If you’ve ever seen an ad for a VPN on TV or on the internet, you might think that these are the be-all and end-all of privacy tools. But the reality is very different from what VPN marketers would like you to think. Here’s what you need to know.
Let’s get the biggest issue out of the way first: No matter what any VPN provider tells you on their homepage, no VPN can guarantee you complete online anonymity. Thing is, VPNs in essence do one thing, and one thing only: Spoof your IP address and make it appear you’re somewhere you’re not.
You can read all about how they do this in our article on how VPNs work, but in short, a VPN reroutes your internet traffic through one of the VPN company’s own servers and encrypts that new connection. This keeps you safe from anybody trying to figure out who you are by tracing your IP address.
There are plenty of other ways you can be tracked, like through browser fingerprinting, or through your Facebook and Google accounts. A VPN does nothing to prevent these kinds of tracking as they aren’t dependent on knowing your location.
As such, VPNs are just one tool in your larger arsenal, albeit an important part. If you’re using a VPN first and foremost as a privacy tool, you should also consistently use incognito mode to sign you out of Facebook, Google, and other online accounts. Use all these programs together, and you can move around the internet leaving very few traces behind.
Here’s another big one: Most VPNs will have some kind of promise to never keep logs plastered all over their website. “Logs” in this case means a record of you connecting to the VPN and from there onward to whatever site you wish. It’s important that VPNs not keep logs as they are the only thing connecting you to what you were doing on the internet.
If logs are kept, then that means that anybody who wants to know what you were up to—usually marketers, but also the authorities in some cases—can call up your logs, as long as they have the VPN’s consent or a warrant. If the VPN keeps no logs, then a search would turn up nothing but empty log files.
However, the idea of a VPN that never keeps logs is a bit problematic. As we discuss in our article about no-log VPNs, actually never keeping any logs is tricky as the internet doesn’t work that way, there has to be some record somewhere of a connection. Instead, what most VPNs do is delete the logs as soon as they’re made, but we guess “no-log VPN” makes for better marketing copy than “delete-log VPN.”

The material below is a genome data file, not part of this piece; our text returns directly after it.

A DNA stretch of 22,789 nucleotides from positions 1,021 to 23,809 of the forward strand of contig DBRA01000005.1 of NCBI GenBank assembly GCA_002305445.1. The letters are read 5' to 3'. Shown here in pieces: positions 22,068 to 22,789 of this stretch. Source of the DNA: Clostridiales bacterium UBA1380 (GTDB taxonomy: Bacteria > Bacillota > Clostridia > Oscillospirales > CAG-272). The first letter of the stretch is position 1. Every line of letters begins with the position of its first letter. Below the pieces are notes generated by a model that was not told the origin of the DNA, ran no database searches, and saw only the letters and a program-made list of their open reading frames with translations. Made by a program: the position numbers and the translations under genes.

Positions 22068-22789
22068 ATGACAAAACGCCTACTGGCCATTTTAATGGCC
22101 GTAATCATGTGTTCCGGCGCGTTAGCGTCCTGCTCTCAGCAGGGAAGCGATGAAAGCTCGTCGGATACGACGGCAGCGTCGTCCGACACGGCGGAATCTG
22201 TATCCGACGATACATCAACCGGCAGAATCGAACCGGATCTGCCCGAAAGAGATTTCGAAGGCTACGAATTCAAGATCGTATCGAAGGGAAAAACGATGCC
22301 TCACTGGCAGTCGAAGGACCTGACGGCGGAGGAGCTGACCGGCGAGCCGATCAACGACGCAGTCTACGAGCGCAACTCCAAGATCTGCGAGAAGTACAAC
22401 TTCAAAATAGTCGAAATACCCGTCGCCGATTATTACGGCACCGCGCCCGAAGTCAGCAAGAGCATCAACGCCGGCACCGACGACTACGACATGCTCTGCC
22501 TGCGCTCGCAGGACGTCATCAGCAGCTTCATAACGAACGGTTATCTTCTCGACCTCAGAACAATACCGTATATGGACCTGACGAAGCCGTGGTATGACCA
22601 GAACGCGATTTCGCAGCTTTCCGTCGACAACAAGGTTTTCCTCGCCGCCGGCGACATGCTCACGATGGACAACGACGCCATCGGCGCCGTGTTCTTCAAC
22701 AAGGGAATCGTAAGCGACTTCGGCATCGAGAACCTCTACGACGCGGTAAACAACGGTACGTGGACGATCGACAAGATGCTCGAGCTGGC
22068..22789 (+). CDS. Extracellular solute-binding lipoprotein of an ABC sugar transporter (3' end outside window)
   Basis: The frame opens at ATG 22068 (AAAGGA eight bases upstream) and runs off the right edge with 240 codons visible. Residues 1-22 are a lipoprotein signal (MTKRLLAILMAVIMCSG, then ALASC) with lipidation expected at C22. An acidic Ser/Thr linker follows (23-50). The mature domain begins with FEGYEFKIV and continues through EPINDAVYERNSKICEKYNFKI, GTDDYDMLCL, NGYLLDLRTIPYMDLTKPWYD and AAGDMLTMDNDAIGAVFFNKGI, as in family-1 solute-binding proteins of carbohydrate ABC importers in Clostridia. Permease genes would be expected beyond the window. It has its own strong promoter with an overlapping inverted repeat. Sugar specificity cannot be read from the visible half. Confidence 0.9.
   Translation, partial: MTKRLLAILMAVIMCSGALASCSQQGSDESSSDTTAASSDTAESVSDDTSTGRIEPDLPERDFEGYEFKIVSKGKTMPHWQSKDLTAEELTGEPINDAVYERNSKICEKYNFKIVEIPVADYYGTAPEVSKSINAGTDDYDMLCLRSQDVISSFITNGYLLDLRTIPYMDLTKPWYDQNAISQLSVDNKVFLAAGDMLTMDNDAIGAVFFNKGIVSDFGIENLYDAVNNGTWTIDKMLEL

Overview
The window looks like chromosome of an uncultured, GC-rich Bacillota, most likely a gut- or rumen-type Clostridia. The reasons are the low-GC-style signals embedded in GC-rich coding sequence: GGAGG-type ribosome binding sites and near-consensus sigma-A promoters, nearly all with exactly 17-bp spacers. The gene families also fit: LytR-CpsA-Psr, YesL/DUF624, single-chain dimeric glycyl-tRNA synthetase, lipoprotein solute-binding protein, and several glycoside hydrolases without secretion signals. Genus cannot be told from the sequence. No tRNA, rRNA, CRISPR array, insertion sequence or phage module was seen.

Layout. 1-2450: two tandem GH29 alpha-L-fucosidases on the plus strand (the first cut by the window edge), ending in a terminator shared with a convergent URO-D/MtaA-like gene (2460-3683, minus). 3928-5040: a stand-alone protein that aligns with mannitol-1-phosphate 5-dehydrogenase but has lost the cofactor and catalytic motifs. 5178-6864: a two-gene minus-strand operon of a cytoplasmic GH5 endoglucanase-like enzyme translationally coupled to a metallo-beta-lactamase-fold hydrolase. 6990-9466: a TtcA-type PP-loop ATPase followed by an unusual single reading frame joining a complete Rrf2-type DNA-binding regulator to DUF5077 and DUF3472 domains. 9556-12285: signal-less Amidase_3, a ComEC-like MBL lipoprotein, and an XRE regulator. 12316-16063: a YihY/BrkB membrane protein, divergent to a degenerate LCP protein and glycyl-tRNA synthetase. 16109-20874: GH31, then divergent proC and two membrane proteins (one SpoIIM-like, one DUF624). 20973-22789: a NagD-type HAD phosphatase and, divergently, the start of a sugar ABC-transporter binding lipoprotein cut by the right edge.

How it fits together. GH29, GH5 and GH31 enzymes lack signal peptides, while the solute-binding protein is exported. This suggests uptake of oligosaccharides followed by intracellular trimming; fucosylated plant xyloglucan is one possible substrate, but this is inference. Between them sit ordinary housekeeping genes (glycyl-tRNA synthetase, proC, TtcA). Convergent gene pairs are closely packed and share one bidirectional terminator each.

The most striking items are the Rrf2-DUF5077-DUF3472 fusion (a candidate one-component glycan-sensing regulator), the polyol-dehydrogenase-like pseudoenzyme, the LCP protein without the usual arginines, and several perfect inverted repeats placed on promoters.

Despite this technicality, there’s also another issue: There’s no good way of checking if logs are truly not being kept, all the claims of independent security audits to the contrary. Proving a negative is hard enough—if not impossible—and it’s made even harder by the fact that the service in question could just move the log files during the audit.
In the end, you’re really just taking VPNs at their word that they won’t collect your data. The best thing you can do is make sure that they don’t have a history of privacy breaches and also sign up to VPNs anonymously, or at least as much as you can.
|Everything You Need to Know About VPNs|
|Which Is the Best VPN?||Best VPN for You | ExpressVPN vs. NordVPN | Surfshark vs. ExpressVPN | Surfshark vs. NordVPN|
|Additional VPN Guides||What’s a VPN? | How to Choose a VPN | Using a VPN With Netflix | Best VPN Protocol | The 6 VPN Features That Matter Most | What Is a VPN Killswitch? | 5 Signs a VPN Isn’t Trustworthy | Should You Use a VPN? | VPN Myths Debunked|
The next myth we want to tackle is thankfully on the way out, but it’s still present enough that we want to tackle it: Using a VPN will not protect you from “hackers,” no matter what some untrustworthy VPNs or VPN advertorial sites claim. Whether or not your credit card information, physical address, and other information gets stolen is not down to whether or not you use a VPN.
This is because this kind of information is usually sent over a HTTPS connection, the lock symbol you can probably see in the left of your address bar right now. This means that the information you send to a site via your browser is secured—it has nothing to do with the connection. Because of this, a VPN is of no use to you if identity theft is a major source of concern for you.
We have a suspicion that this common misunderstanding comes from the one type of hacker that a VPN will protect you from, namely the kind that hijacks a public Wi-Fi connection and steals your data that way. In these very specific cases, a VPN will protect you as the people trying to hijack your connection will only see the VPN connection and nothing past that.
The last myth is one that relates to getting past regional restrictions, especially those on streaming services like Netflix, Hulu, Amazon Prime, and a host of others. Most VPN services will have you believe that all you need to do is hand over some money to them and you’ll be able to access libraries of other countries, unlocking tons more content than what’s available in your own country.
This is blatantly untrue. Streaming services have a vested interest in making sure people don’t jump borders with their VPNs. Most will have agreements set up with distributors to ensure certain content is restricted to specific regions, and as such have put up some pretty high-end VPN detection software.
If you want to use a VPN with Netflix, you still can, but you can’t always count on it to work. Our favorite service for this is ExpressVPN, but even it has run into some trouble lately. As such, expect some frustration if streaming is your main reason for getting a VPN.
- › The 6 VPN Features That Matter Most
- › Privacy vs. Security: What’s the Difference?
- › The Best VPN Services of 2022
- › Microsoft Releases Fix for Broken VPNs on Windows 10 and 11
- › Logitech MX Master 3S Mouse Review: Muted Refinements
- › What Do “FR” and “FRFR” Mean?
- › AMD’s Ryzen 7000 Series Are the First 5nm Desktop CPUs Ever
- › What’s New in Chrome 102, Available Now